security

Steve Bougerolle steveb at creek-and-cowley.com
Sun Oct 7 14:54:11 PDT 2001



> I run a single box, an home PC, no networking other than connecting to
> the Internet via a modem. I have shadow password thingy installed (this
> OS is LFS3.0). Should I take further measures? 

Yes.  Lots of other people have pointed out things to check and you should
check all those.  Nobody has pointed out any measure of risk so far, so I
will - I get anywhere from 3 to 10 probes per day off Internet, from people
in places as far apart as India and the U.S., checking my system for open
ports.

Having said that, there's not a lot you really NEED to do.  The most
relevant files are hosts.allow and hosts.deny (in /etc, of course).  Set
them with reasonable defaults.  Portmap and TCP wrappers both use these
files, so they'll give you a pretty good basic level of security.  (X
listens over ports 6000-6010 IIRC, so that should even protect you there
although personally I'd rather be over-cautious and start X in no-listen
mode).  

After that it's mostly a question of not running things you don't need. 
Most of us have absolutely no reason to be running TELNETD, FTPD or such
things.  Even if (like me) you do, a quick read through the docs will tell
you which files to configure to limit access.  Use a bit of common sense,
too.  I've got a standard "file server" setup which runs NFS, SAMBA and
FTP.  None of those things requires INET/XINET (FTP can run standalone) so
I don't run XINET.  That means I don't need to worry about turning off that
huge list of mysterious entries in inetd.conf.

Ipchains looks pretty easy to set up and it looks like good stuff (it's
even a default part of the DSL PPPoE package I set up), but 

<begin nitpicking rant>

I don't use it anyway because I think an internal firewall is a
contradiction in terms.  If it's running on the same computer as your other
stuff it can be relatively easily compromised by a trojan.  I usually have
this argument in relation to Windows, where it seems clear to me that
companies pushing these "personal firewalls" are just trying to take
business advantage of various sorts of virus hysteria.  Not that the
programs themselves are bad things; they could be quite useful just to SEE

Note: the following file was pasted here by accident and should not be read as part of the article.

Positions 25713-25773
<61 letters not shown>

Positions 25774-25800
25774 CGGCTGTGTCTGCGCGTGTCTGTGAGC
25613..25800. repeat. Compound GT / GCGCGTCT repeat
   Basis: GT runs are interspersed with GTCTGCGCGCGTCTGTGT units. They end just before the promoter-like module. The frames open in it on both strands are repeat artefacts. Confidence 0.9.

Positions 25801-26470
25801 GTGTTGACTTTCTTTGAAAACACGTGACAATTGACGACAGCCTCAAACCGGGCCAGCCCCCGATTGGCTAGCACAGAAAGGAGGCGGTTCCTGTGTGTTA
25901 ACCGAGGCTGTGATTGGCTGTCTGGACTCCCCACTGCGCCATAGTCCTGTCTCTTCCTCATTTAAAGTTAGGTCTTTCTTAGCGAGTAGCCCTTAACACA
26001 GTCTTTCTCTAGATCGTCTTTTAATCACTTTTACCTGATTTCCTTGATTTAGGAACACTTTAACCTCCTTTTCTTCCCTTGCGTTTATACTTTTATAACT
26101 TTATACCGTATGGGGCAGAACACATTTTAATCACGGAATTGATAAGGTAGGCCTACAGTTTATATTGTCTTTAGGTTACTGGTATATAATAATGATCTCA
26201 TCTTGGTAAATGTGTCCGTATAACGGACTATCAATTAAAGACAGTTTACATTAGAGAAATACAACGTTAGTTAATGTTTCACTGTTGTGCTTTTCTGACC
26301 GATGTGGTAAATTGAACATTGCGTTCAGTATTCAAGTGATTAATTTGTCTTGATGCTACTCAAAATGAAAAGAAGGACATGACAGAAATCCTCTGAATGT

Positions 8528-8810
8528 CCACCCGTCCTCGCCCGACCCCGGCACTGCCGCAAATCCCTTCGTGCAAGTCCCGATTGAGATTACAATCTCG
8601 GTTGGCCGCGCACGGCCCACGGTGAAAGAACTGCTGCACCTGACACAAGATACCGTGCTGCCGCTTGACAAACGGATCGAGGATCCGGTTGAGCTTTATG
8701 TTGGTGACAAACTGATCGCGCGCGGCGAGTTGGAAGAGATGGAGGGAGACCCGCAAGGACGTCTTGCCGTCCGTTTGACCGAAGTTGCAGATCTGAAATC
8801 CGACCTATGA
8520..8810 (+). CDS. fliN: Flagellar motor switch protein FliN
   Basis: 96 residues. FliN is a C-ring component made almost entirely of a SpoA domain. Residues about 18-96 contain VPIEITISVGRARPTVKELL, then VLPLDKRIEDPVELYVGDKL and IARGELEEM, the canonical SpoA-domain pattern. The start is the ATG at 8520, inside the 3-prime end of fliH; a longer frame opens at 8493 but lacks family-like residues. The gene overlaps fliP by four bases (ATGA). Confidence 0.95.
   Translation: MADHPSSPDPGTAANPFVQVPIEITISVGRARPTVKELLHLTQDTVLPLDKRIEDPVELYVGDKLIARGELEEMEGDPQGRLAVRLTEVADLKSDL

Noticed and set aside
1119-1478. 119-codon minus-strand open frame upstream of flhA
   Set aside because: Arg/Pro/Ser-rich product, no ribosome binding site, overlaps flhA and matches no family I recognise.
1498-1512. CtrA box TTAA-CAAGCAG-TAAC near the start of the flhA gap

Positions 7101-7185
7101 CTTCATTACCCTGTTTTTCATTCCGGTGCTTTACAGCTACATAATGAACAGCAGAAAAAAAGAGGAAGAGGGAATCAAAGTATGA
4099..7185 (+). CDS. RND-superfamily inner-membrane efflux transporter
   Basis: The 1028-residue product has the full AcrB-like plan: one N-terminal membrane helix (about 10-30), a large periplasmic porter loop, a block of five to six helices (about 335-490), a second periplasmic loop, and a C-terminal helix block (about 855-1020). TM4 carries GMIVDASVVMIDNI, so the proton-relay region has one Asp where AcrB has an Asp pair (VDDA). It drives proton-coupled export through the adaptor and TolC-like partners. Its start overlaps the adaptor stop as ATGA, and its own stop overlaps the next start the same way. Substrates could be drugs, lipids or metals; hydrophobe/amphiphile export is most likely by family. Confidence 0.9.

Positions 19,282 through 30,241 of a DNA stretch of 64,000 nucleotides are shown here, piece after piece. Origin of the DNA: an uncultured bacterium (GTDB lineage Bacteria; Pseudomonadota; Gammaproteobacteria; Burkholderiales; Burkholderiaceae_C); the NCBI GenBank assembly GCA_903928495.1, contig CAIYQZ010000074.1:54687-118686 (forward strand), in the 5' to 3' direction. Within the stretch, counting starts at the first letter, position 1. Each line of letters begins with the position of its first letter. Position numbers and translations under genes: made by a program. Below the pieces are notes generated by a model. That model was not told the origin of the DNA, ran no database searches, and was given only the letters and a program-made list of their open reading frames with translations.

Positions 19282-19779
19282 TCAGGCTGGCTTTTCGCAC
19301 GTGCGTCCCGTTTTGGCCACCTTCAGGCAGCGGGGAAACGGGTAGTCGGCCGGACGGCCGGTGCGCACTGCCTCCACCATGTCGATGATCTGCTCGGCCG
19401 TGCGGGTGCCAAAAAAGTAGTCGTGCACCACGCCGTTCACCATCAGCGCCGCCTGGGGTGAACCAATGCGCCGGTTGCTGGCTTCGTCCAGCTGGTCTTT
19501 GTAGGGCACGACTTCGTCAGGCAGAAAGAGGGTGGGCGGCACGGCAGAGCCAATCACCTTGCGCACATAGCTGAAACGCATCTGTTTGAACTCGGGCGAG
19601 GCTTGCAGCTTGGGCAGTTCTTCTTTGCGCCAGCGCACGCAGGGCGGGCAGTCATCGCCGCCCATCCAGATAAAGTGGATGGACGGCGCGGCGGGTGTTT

what's going on.  But as serious protection they don't rate at all in my
mind.  The chances there of you being invaded by a direct attack over
Internet seem pretty slim compared to the odds of being infected by some
sort of virus or trojan YOU install yourself.

In Linux the situation is a bit different but I think the logic still
applies.  We're not at much risk of viruses yet, and should never have the
same problems with trojans that Windows does - UNLESS a big enough pool of
people develop the stupid habit of reading their e-mail as root.  On the
other hand, we (LFS people especially) are all using software we've
downloaded from public sites which are hopelessly badly protected (not to
slam anyone, but I think that's a pretty safe assessment).  All it takes is
for ONE of those many many packages we try out to contain a bit of nasty
code to circumvent ipchains (or any other sort of firewall you're running)
and you'll get it - as long as you're trying to run your firewall on the
same computer.

<end nitpicking rant>

If you're worried about that level of stuff then you want to start getting
into tripwire, tiger, PGP Keys and all those wonderful things.  I'm not
worried about that yet, but I'll be honest enough to say I haven't really
checked to see if I SHOULD be that worried.  

Here's my /etc/hosts.allow file:

portmap: 192.168.0.1,192.168.0.2
lockd: 192.168.0.1,192.168.0.2
rquotad: 192.168.0.1,192.168.0.2
mountd: 192.168.0.1,192.168.0.2
statd: 192.168.0.1,192.168.0.2

and /etc/hosts.deny:

portmap:ALL
lockd:ALL
mountd:ALL
rquotad:ALL
statd:ALL

My home network has three machines, so I just list the other two directly. 
If you're running on a bigger system then you need proper network
addressing.  The relevant man page is hosts_access(5).

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